It works for me. Any ham would want that kind of elevation for his antenna. 

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Dayton, Ohio — the birthplace of aviation?

N3DF ham radio cartoon QSL by N2ESTWhen Neil, N3DF, asked me to create a QSL naming Dayton, Ohio, “the birthplace of aviation,” I was a little confused. After all, didn’t the Wright Brothers first fly a heavier-than-air aircraft near Kitty Hawk, making North Carolina the birthplace of aviation?

The answer is yes and no. In fact, the Wright Brothers hailed from Dayton — Orville was born there — and developed their flying machine in Ohio. In 2003, the U.S. Congress honored this fact by officially naming Ohio “the birthplace of aviation.” (North Carolina had to settle for “first in flight.”) The Dayton Daily News makes a compelling case here for why aviation while always call Ohio its home.

Neil wanted his QSL card to convey that fact, with “perhaps a Wright Flyer circling a shack with a Yagi.” I gave it my best shot, and here’s the result.

 

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Tower climbing

KC3GUY ham radio cartoon QSL by N2ESTSome QSL cards — like this one — are pretty straightforward.

Eric, KC3GUY, kept it simple: He wanted to be seen climbing his tower, with a hex beam atop it. Initially Eric wanted to be shown holding a handi-talkie, but when we realized that it was hard to see at that size, we substituted a wrench that symbolized his profession as a heavy diesel mechanic. This is the result.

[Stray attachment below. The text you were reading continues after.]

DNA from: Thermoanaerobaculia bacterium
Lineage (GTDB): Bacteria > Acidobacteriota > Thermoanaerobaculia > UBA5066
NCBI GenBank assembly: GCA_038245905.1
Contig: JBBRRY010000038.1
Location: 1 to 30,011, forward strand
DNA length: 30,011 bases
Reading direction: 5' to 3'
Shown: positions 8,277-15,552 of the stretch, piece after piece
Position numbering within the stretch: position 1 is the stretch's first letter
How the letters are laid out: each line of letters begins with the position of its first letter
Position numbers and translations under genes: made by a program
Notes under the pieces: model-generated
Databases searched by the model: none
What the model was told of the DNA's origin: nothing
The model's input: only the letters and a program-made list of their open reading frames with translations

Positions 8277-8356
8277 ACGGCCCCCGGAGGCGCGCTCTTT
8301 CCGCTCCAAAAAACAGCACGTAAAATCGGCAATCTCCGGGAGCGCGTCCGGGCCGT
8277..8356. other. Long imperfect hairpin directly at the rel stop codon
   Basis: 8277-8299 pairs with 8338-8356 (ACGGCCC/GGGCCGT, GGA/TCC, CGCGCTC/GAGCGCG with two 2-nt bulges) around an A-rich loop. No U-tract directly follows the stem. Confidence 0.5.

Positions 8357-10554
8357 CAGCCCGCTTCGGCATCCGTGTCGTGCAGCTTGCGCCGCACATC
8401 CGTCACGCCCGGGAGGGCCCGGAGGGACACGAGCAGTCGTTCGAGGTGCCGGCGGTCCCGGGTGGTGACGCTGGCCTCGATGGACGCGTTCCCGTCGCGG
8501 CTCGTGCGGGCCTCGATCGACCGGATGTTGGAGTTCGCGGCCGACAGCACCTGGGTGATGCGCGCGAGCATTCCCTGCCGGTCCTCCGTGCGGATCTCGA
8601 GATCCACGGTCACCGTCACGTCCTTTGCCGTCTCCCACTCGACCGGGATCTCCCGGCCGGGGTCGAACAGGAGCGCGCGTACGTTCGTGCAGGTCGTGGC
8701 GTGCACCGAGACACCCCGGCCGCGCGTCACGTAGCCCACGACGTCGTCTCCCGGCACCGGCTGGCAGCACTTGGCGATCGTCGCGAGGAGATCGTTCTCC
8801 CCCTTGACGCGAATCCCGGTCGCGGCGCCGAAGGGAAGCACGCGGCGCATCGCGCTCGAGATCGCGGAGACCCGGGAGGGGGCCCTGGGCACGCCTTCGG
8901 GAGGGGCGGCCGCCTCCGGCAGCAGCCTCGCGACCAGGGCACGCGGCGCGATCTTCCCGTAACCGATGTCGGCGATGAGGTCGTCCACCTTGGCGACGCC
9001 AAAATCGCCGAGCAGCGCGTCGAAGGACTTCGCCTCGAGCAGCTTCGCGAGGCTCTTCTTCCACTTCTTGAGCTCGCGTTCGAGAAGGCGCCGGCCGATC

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County hunter!

N8OYY ham radio cartoon QSL back by N2ESTIf you like chasing counties, you’ll like this QSL card.

Ed, N8OYY, told me he enjoys “county hunting all 3,077 U.S. counties and driving from county to county making contacts from my SUV.” He wanted something to illustrate that, showing his specific vehicle, a Kia Sorento. I suggested conveying the idea with a faux map of various counties and his SUV wandering through it. Ed liked the idea, so I went to work.

The map I drew isn’t an exact representation, but it tells you what you need to know. The SUV, however, is definitely a Kia Sorento. (I’ve liked drawing cars since I was a kid, so it was easy to do it right.) I then added the call sign in 3-D and a burst with the words “county hunter!” … and there you have it.

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The art of the rag chew

If you’re reading this, you probably know the boilerplate elements of a standard ham-radio QSO: signal report, QTH and name, generally followed by your station equipment and maybe a word about the weather.